Posted in Hiking

Mount Albert Edward

In recent summers past, I spent almost every weekend at some crag honing my climbing skills. For a multitude of reasons I gave up outdoor climbing this year, the main reason being that I needed more time to train for trekking in Nepal this October. As luck would have it, a friend (we’ll call him ‘W’) started his deferred salary leave (the same program that is allowing me 6 months off with pay this winter) in May and planned to spend the summer living out of his van in Strathcona Park, here on Vancouver Island. I haven’t done a multi-day hiking trip since the early 90’s, so I got the gear and organized which weekends I would meet up with him. To save you from having to read a very long blog post, I have separated each of the trips into its own post. Lucky for you, my memory is also terrible, so these should be short entries.

Trip 1 – Mount Albert Edward (June 17-19) 2093 M (6th highest peak on Vancouver Island)

I had no idea what to expect on this trip but after a short hike from the Mount Washington parking lot, we hit snow and I started getting a little concerned as to what I was getting into. I have always vowed that I NEVER wanted to camp in the snow, but when we arrived at Circlet Lake, there was so much snow that the bear caches were still buried – I guess I was about to experience camping in the snow! It was cold and windy – my hands were so frozen that I couldn’t even get them into my gloves, let alone help set up the tent. We had a quick dinner and found ourselves cozy in our sleeping bags by 7PM.

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Not quite what I was expecting for my first multi-day hiking trip

The morning was cold, but thankfully not as windy. I can’t remember how long it took us to get to the summit, but it was a super fun journey there, using an ice axe for the first time so I didn’t slide down the side of the mountain and relying on W’s GPS and rolling snowballs in front of us so that we didn’t walk off a cliff – there was zero visibility.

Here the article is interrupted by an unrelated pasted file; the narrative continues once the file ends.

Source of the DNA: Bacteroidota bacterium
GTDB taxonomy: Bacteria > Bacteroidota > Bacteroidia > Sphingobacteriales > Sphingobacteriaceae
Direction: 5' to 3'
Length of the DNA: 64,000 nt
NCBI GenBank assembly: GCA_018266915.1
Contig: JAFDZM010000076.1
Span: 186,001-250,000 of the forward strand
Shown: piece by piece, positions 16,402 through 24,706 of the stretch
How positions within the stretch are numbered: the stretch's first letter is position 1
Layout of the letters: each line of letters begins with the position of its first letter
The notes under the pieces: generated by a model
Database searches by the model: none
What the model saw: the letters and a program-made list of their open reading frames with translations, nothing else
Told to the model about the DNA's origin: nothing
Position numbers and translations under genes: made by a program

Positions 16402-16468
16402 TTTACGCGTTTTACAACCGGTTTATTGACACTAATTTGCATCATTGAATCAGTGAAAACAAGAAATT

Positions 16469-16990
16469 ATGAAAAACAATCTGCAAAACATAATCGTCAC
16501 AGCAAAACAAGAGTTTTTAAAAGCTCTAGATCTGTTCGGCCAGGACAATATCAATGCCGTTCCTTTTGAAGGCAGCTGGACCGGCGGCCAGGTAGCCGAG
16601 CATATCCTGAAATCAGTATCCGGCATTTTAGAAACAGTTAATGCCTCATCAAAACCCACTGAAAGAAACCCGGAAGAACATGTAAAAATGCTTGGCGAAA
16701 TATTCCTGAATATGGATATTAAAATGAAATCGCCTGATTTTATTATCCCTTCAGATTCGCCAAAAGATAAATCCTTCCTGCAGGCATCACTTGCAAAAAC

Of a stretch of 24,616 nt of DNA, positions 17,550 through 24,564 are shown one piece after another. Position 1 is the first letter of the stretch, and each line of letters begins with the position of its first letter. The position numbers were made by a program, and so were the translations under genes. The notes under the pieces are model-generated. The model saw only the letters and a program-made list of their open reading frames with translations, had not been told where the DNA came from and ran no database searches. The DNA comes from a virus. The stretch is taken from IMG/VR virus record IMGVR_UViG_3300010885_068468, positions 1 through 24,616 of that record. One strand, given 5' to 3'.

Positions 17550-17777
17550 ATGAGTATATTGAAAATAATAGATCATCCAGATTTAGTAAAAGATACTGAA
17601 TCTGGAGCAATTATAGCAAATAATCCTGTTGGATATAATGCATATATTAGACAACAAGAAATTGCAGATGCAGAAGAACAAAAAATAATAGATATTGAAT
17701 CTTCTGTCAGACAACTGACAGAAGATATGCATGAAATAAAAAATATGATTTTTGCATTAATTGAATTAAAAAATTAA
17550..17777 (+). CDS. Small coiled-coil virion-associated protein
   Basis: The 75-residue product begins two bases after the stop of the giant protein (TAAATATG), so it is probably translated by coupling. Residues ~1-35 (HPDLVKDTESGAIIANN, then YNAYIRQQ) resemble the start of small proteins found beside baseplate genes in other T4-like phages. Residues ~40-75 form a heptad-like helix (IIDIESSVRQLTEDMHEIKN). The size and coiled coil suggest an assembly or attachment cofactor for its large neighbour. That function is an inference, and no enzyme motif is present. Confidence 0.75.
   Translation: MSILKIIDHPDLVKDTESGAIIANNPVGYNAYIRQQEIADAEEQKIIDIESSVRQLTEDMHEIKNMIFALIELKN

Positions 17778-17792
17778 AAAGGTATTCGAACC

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This is what zero visibility looks like

When we were stopped for lunch, 3 runners approached us, which was humbling and made me feel way less hard-core. They were unable to summit due to the lack of visibility and sketchy “whomps” of mounds of snow dropping around us, but we made it and W explained to me what we would be looking at had we been able to see.

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Having lunch while being passed by three runners wearing shorts and running shoes

A little sad to miss the view, but super happy to have completed the hike – I was now hooked. We stayed one more night at Circlet Lake and then hiked out the next day, of course with clear skies and sun shining on the summit. I can’t wait to do this again next year.

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Perfect view of Mt. Albert Edward on the left as we were leaving
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I'm off on my first travel adventure since my 20's. This blog is intended to keep my friends and family up-to-date while I'm away.

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